Some pairings work well together. From peanut butter and jelly, coffee and chocolate, classical music and learning/studying, exercise and high-energy music. The components don’t share many things in common, but bring out the best in each other to better reach their ultimate ends. In music, pairings come in the form of duos (obviously) or producer-artist collaborations (less obvious), like Gaeko and Choiza of Dynamic Duo, the artpop duo EE, and rapper Cocca and producer Lil’ Jiyeon. Apart, they can do awesome stuff, but never has the phrase “the whole is great get than the sum of its parts” rang truer.

Konsoul & Holydays MOD

Enter Konsoul and Holyday. After collaborating on Konsoul’s “Man In The Mirror” single last year, the two went full on for the collaborative EP, MOD. Together they marry trap and unique vocal work into a great union.

Apparent from the beginning is Konsoul. If you never heard him before (and you should), you hear that voice. Similar to Skull, Konsoul’s delivery is rough as fuck. Unlike the former, who can rap clearly enough to enunciate his words despite his rasp, Konsoul doesn’t care to be understood, and I love that. On “Change,” with an ominous reverbed synth loop and hand claps behind him, Konsoul unintelligibly raps “hol’up we gon’ change,” a line I didn’t know he said until I looked it up a month after I first listened to the song. Konsoul is known for that, however, so when it appears in the opening cut “Patch/Progress,” it isn’t a shock.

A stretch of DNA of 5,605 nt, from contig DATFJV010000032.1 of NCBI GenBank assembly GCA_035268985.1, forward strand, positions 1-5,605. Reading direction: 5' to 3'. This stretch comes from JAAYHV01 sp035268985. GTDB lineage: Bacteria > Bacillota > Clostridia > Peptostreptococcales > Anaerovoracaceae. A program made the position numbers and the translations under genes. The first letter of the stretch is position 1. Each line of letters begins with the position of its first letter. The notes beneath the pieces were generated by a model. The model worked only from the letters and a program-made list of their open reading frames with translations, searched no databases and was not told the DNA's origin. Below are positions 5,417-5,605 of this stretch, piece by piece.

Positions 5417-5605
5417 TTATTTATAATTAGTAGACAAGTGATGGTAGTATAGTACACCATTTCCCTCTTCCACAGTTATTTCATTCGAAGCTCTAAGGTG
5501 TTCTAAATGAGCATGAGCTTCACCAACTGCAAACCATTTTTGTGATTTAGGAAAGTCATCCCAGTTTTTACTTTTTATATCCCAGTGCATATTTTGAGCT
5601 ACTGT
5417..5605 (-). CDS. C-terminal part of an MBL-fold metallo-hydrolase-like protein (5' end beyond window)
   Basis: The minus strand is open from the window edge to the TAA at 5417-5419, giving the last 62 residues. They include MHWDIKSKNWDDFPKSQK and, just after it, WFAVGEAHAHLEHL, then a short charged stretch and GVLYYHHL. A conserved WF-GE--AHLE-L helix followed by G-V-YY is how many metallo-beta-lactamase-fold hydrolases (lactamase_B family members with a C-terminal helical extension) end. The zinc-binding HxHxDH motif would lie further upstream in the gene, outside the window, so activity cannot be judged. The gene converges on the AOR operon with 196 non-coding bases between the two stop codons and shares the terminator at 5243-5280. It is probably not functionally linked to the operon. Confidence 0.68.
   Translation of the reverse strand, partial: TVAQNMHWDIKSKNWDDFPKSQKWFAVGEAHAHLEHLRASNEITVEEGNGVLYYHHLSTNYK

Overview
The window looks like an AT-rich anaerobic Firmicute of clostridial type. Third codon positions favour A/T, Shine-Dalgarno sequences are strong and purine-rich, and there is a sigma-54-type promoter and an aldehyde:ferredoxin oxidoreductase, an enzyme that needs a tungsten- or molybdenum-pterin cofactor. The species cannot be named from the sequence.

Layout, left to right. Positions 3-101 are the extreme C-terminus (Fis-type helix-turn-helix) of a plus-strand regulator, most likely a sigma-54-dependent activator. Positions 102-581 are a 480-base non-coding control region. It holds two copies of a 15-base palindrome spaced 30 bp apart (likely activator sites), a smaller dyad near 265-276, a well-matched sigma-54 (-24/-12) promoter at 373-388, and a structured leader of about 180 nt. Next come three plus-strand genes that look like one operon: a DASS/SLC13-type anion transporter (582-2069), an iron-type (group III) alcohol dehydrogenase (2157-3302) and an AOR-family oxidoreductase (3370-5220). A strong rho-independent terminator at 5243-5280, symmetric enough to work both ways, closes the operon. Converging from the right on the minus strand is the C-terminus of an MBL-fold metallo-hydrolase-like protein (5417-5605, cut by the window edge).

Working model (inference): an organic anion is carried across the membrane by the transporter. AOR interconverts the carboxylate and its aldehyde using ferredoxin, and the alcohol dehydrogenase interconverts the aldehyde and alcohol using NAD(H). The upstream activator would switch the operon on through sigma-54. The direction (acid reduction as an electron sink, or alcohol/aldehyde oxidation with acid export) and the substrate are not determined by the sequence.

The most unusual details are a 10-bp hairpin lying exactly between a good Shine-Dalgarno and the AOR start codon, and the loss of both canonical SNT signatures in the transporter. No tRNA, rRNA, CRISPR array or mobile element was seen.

What makes Konsoul someone to pay attention to is Holyday. By going the trap route, Holyday allows Konsoul to sound natural admist the oppressive bass noise that chokes MOD. Holyday clearly lives the noise he’s created, with his random whack-a-mole apparel cry throughout the EP, and Konsoul is having fun as well, providing a fun bounce to the Twangsta co-produced track, “같아,” and varying his rhythm to great effect on “Change.” The gem is “암전” with Loco and D.meanor.

On one side is Holyday and Konsoul, with D.meanor and Loco in the other; the latter are clear-voiced and smooth, while the former are grittier and clipped at times. A killer bass riff and mid-range percussive sounds that sound like something going through a grater, “Change” is the sit-like-a-boss track of the moment. The synergy between Konsoul and Holyday is electric and MOD shows trap can be done right.

Konsoul and Holyday are great together, mixing fantastic trap production and killer grit rap delivery on MOD. The EP comes in at 18 minutes, but it gives you a great case for trap. Loose beat structure that doesn’t hammer away at your eardrums with bass and a vocal style with so much manipulation you can barely discern the lyrics is the only combination that works in a genre that uses the current trap dad as a crutch. Konsoul and Holyday are right on with MOD, one of my favorite project releases in a long time.

Konsoul on Facebook.
Konsoul on Twitter.
Konsoul on iTunes.

Contributed to McRoth’s Residence with a focus on Korean indie and hip-hop music.